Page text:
Another six months working from home: Expenses, benefits and insurance must knows
The government has changed its message on working from home, with those who can, encouraged to do so. Here’s what you need to know about expenses, benefits, insurance and broadband.
After lockdown was eased, staff were encouraged to head back to their workplaces. But as coronavirus cases have surged in the last few weeks, the Prime Minister, Boris Johnson, yesterday announced tougher restrictions in England to curb its spread.
Speaking in the Commons, Johnson said: “We must take action to suppress the disease.
“We are once again asking office workers who can work from home to do so. In key public services – and in all professions where homeworking is not possible, such as construction or retail – people should continue to attend their workplaces.”
He added that unless we “palpably make progress, we should assume that the restrictions will remain in place for perhaps six months”.
With a possible six months of working from home, we list what you need to know in terms of expenses, benefits and insurance.
Work from home expenses
You may be eligible to claim £6 a week to help cover the expense of working from home such as for extra electricity and heating via a little-known income tax relief offered by the government: P87.
Employees who are required to work from home have always been able to claim tax relief or expenses incurred as part of their employment so this isn’t something new introduced due to the coronavirus crisis.
There are three ways to claim:
- Through your employer as a non-taxable benefit. This can be done via your usual expense claim which means cash will usually be paid straight to your bank account and without tax being deducted.
- Through HMRC and the usual self-assessment. Here you can claim tax relief on the up to £6 a week cost. This can be worth £1.20 a week at 20% tax or £2.40 a week at the higher rate. For those who normally do a self-assessment form, you can claim on it.
- For others, you’ll need fill out the online P87 form through your Government Gateway account or by filling out a postal P87 form.
See YourMoney.com’s How to claim back the expense of working from home for more information.
Home office equipment
Employees working from home due to coronavirus will be exempt from paying income tax and Class 1 National Insurance on newly-purchased home office equipment. This includes equipment deemed “necessary” for the employee to work from home such as a laptop, corner desk or necessary computer accessories.
This exemption lasts until the end of the tax year – 5 April 2021 and means employers will no longer need to report the reimbursed expense which would normally be liable to tax and NI contributions.
This is to make it easier for employees to gain access to equipment and remain productive as they work from home.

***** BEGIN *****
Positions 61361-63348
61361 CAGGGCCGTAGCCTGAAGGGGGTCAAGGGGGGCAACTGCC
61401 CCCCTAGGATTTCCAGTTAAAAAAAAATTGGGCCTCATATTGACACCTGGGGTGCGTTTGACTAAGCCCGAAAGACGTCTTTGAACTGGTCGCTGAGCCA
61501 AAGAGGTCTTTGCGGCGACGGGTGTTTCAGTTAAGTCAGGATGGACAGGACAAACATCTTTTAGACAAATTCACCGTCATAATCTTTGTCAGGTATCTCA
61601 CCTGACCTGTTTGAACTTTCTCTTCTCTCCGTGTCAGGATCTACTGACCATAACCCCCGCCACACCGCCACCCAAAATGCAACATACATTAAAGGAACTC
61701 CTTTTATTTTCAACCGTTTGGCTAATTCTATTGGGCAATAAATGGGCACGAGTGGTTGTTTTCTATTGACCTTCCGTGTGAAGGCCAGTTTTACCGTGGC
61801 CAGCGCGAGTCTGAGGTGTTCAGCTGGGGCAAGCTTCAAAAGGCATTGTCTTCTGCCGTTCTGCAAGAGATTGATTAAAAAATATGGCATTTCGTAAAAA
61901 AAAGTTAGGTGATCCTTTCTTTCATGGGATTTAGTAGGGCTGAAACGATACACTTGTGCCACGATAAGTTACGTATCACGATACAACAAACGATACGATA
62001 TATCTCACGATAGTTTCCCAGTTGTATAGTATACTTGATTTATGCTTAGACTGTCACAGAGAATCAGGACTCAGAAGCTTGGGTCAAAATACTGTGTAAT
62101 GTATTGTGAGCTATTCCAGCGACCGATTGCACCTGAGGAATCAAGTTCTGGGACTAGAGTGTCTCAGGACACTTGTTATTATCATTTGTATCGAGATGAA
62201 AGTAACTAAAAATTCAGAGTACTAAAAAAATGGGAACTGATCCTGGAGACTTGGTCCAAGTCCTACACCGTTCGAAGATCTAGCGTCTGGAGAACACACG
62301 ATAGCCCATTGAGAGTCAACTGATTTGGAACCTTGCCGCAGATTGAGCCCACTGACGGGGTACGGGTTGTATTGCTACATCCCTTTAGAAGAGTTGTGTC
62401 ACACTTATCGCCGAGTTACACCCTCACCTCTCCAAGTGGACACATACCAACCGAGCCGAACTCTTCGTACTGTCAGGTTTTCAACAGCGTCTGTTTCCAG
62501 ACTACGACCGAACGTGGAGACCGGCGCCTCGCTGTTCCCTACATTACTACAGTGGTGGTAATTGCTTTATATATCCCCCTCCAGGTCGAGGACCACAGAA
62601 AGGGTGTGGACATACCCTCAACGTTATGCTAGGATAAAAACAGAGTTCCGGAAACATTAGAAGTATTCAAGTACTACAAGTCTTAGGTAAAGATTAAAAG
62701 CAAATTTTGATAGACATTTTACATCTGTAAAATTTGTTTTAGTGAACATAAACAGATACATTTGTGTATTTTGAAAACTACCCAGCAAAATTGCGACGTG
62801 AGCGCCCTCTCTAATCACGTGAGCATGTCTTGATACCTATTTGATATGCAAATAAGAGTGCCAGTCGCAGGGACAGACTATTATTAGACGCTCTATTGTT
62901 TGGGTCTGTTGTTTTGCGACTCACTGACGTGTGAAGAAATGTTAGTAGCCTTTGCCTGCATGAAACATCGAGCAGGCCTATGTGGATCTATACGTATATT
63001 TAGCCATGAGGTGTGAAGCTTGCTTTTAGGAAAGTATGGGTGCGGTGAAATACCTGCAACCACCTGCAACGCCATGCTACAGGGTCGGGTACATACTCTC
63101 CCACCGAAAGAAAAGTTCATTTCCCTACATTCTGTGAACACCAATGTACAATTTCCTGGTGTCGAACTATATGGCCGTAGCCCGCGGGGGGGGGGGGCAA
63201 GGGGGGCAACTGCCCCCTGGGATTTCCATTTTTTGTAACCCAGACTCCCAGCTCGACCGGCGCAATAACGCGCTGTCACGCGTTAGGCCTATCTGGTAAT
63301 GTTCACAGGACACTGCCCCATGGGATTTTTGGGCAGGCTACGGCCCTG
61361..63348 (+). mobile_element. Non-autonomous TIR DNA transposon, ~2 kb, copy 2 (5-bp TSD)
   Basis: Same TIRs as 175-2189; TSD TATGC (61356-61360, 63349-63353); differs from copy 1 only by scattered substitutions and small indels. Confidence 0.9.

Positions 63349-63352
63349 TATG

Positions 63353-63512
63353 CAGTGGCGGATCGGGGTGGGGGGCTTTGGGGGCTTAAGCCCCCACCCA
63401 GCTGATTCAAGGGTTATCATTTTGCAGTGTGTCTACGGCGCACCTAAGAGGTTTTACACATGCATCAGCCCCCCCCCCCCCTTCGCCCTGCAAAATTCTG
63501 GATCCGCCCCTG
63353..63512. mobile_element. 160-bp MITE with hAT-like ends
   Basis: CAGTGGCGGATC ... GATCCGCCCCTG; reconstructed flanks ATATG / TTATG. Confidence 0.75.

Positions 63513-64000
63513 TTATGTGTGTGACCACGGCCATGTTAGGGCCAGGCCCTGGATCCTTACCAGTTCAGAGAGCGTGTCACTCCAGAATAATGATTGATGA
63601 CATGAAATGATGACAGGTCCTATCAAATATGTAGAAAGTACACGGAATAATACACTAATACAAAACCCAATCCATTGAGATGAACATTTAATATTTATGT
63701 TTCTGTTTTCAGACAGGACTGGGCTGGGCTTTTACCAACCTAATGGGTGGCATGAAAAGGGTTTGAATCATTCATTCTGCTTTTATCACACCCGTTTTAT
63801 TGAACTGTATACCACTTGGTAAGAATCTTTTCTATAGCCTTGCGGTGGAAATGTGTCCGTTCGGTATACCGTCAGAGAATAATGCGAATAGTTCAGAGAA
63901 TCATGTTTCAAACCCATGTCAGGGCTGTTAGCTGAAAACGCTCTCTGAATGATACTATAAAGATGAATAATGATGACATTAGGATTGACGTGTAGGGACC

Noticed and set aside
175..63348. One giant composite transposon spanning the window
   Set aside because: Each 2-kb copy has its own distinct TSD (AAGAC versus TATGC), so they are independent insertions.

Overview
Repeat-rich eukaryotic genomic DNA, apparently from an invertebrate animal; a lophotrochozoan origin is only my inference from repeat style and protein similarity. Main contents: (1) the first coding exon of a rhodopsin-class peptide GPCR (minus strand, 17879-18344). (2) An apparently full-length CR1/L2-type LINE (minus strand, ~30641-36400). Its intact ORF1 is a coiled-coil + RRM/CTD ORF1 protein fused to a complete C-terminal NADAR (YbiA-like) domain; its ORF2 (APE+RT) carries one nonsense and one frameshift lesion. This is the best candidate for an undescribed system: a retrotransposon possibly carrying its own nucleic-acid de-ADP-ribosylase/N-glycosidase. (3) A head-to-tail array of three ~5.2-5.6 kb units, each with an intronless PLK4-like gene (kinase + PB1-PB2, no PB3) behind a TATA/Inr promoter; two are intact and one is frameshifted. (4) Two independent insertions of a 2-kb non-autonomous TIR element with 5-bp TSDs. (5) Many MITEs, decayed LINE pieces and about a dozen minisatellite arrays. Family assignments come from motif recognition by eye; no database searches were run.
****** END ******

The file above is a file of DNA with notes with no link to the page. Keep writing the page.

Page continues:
See YourMoney.com’s Tax break for home office equipment for more information.
Access to Work scheme
Disabled workers or those have a physical or mental health condition that makes it hard to do their job, can get a grant worth up to £60,000 to help them work from home under the government’s Access to Work scheme.
The grant is to buy specialist equipment, such as a screen reader, video remote interpreting or support worker services. It can also be used to cover taxi fares and public transport costs.
Previously, the money could only be used for support in the workplace or in getting to the office but it was extended to help those working from home.
Last year, it provided personalised support to 36,000 people with disabilities and health conditions to do their job.
You can apply for funding online at gov.uk/access-to-work or over the phone on 0800 121 7479.
See YourMoney.com’s Access to Work scheme now covers working from home for more information.
With workers now staying put at home, you may wonder whether your employer can cut the London Weighting allowance of your pay which typically adds around £4,000 to salaries.
Kate Palmer, associate director of advisory at Peninsula, says London-based employers may look to cut or remove this element to save costs. Unlike the National Minimum Wage, there’s no single body that sets the rate so Palmer says for businesses that do offer this element of pay, “it’s entirely up to them if they seek to reduce it, and how much they should do this by”.
Removing London Weighting from an employee’s wage would technically represent a change in the terms and conditions of their contract, unless there’s a specific term allowing the employer to make such a change. Agreement to alter the terms may need to be sought.
See YourMoney.com’s London Weighting: ‘Can my employer cut the perk as I’m working from home?’ for more information.
Car and home insurance
As we’re spending more time at home rather than on the roads, commuting or in the workplace, you should check what this means for your car and home insurance policies.
When it comes to car insurance, a number of big providers have offered customers a partial refund, for instance where they’re driving less than the annual mileage given or as they’re no longer commuting via the car. For others, claims have fallen which means insurers may share the savings with customers.
With home insurance, you usually need to tell your insurer of any changes to the usual use of your property. Working from home may be one of them.
However last month, members of the Association of British Insurers (ABI) confirmed that where office-based workers continue to work from home, they won’t need to contact the provider to update or extend their cover. This is in place until at least 31 October.
A fast and reliable broadband connection at home is vital for those who need to work from their properties.
But with the increased demand, there’s added pressure on networks which could affect the speed or connectivity.
See YourMoney.com’s guide on Your rights if you’re fed up with slow or patchy broadband for more information.